Is Midwifery Harder than Nursing?

Breeze Academy November 30, 2022
Female nurse in green scrubs

There is no doubt that both nurses and midwives are essential parts of the healthcare system in the UK, and that both careers currently face unprecedented challenges, but is one career harder than the other? In this blog we look into whether or not midwifery is harder than nursing in the UK to help prospective nurses and midwives make an informed career decision.

So, is midwifery harder than nursing in the UK? Arguably, midwifery courses are harder to get into than nursing courses. However, midwives and nurses both face exceptional challenges which make their day to day lives difficult, and it’s hard to say which career is harder. Both face exhaustion, budget, resource and staffing cuts, abuse, hospital politics, & more.

Read on to learn more about the challenges faced by nurses and midwives in the UK.

Is Midwifery a Harder Specialism than Nursing?

Some do consider midwifery a harder specialism than nursing, however it’s a very subjective topic and many would argue that both specialisms are equally difficult in different ways. If you’re considering a career in midwifery or nursing, we’ve outlined just a few ways in which each career is considered difficult. 

Common reasons as to why midwifery is considered difficult includes:

  • Physical exhaustion from a labour-intensive job (no pun intended!)
  • Mental exhaustion - midwives are emotionally pushed to their limits; it’s not all sunshine and roses and not every ending is a happy one in maternity
  • Staff shortages
  • Increased number of births
  • Complexity of cases is increasing

Meanwhile, reasons why nursing is considered difficult includes:

  • Physical exhaustion from a very manual job over long hours
  • Mental exhaustion - nurses work with a wide variety of patients and not all cases end well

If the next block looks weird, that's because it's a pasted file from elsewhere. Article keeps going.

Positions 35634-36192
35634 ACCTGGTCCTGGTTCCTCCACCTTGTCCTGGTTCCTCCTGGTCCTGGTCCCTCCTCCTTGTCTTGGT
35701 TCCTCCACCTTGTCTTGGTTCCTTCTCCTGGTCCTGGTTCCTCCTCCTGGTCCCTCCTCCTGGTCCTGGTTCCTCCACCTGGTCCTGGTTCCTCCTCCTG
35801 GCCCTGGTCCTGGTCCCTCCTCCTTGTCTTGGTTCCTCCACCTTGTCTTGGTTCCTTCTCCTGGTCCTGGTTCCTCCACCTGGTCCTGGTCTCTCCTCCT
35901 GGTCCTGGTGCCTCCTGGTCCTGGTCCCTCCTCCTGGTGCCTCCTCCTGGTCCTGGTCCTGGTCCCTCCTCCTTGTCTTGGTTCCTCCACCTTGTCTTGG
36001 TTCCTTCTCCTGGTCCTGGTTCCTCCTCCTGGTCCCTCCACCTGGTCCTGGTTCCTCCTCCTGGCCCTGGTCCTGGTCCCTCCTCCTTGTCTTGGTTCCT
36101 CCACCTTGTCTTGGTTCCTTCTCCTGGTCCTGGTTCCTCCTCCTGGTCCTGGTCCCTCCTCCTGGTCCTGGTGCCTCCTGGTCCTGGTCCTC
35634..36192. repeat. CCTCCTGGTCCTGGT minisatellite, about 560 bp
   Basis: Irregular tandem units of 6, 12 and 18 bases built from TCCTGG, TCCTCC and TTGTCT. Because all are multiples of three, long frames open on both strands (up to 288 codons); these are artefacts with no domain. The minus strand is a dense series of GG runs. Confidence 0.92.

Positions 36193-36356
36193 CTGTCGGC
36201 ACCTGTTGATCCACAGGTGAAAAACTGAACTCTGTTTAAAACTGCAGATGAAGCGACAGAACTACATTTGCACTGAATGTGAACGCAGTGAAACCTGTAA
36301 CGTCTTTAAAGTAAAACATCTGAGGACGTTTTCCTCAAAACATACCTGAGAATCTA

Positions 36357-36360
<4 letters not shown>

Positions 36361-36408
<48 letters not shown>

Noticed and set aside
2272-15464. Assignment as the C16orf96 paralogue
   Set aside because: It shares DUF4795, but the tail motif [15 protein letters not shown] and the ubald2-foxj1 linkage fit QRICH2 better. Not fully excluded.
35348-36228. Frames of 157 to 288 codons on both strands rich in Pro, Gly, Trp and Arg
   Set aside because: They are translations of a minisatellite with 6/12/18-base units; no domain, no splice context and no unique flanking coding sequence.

• Physical and verbal abuse
  • Limitations with technology, equipment and other resources
  • Hospital politics
  • Staff shortages

It’s also important to consider the scope of each role and how that impacts the perceived difficulty of the role. For example, midwives must be trained in a wide range of pregnancy and labour scenarios from simple, uncomplicated vaginal births, through to C-sections. However, their scope is limited to just pregnancy, labour and delivery.

Meanwhile, nurses are more generally trained until a point where they choose to specialise (gain an in-depth look at the various nursing specialisms in our recent blog, What are the 4 Specialisms in Nursing?). Until this time, the scope of their role means that they work with patients suffering from all manner of conditions across all 4 specialisms to which they need to be prepared for, or have the ability to learn on the job. 

Are Midwifery Courses Harder than Nursing?

Until 1987, the only way into midwifery was as a Registered Nurse going on to specialise in midwifery. However, these days, students can become a midwife via a three-year direct entry degree from one of 50+ universities across the UK.

Arguably, one of the reasons why some consider midwifery courses to be harder than nursing courses is that student midwives are lumbered with the outdated ideology that midwives who enter midwifery training without a nursing background are less capable than midwives with a nursing background.